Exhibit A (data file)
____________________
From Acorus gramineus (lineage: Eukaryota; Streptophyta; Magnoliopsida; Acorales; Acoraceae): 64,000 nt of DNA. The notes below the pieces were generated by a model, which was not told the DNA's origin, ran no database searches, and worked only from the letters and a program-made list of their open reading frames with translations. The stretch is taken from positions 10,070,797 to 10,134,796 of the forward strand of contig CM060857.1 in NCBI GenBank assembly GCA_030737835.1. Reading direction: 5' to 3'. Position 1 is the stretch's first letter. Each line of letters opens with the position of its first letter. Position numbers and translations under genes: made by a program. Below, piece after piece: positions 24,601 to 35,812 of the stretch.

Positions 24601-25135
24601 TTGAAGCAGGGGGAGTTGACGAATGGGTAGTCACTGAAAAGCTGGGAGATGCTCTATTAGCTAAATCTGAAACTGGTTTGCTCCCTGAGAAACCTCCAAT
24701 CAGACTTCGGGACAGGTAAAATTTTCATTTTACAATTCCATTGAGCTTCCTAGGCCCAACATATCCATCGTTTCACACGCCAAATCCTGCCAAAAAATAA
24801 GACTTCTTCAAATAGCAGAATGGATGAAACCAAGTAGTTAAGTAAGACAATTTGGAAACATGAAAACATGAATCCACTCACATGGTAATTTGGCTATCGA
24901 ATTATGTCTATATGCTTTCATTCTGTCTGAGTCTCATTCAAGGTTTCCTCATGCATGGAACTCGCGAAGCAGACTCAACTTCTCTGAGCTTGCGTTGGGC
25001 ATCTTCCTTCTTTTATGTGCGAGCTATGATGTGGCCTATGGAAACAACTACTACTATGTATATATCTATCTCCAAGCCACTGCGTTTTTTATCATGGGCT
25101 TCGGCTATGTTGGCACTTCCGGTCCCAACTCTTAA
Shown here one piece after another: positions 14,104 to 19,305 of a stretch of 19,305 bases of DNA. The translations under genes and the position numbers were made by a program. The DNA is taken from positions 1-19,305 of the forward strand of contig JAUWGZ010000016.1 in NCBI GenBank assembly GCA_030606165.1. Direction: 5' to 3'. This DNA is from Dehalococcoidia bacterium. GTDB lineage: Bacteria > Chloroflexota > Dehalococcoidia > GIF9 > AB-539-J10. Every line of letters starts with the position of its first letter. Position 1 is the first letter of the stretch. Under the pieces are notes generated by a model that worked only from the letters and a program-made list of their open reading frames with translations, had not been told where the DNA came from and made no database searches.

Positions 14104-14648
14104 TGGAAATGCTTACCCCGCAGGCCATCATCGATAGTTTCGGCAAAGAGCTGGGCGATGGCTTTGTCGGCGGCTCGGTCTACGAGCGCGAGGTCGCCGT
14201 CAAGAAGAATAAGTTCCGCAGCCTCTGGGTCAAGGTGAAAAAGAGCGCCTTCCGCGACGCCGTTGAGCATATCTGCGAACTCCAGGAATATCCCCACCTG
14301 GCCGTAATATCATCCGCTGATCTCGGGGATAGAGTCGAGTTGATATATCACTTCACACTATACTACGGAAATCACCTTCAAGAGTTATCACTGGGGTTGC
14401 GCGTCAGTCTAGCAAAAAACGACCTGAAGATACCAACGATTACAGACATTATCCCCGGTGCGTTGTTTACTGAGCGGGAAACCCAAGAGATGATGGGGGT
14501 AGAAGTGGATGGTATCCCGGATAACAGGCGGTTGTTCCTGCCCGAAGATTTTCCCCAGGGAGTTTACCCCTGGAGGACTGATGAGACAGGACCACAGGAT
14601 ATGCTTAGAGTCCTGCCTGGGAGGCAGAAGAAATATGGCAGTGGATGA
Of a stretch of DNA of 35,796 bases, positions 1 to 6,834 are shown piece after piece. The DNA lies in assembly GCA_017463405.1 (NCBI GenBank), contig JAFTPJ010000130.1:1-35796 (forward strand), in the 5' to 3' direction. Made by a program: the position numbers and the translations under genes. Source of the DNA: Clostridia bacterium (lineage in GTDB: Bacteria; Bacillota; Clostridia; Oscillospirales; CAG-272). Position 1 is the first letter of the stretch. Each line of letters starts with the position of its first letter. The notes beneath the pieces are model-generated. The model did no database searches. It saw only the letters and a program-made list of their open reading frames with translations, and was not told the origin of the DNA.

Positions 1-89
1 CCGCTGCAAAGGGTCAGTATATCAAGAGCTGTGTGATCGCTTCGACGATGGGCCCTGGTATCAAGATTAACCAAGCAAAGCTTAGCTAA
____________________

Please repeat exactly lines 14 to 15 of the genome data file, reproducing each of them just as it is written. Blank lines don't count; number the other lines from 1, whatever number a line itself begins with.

14401 GCGTCAGTCTAGCAAAAAACGACCTGAAGATACCAACGATTACAGACATTATCCCCGGTGCGTTGTTTACTGAGCGGGAAACCCAAGAGATGATGGGGGT
14501 AGAAGTGGATGGTATCCCGGATAACAGGCGGTTGTTCCTGCCCGAAGATTTTCCCCAGGGAGTTTACCCCTGGAGGACTGATGAGACAGGACCACAGGAT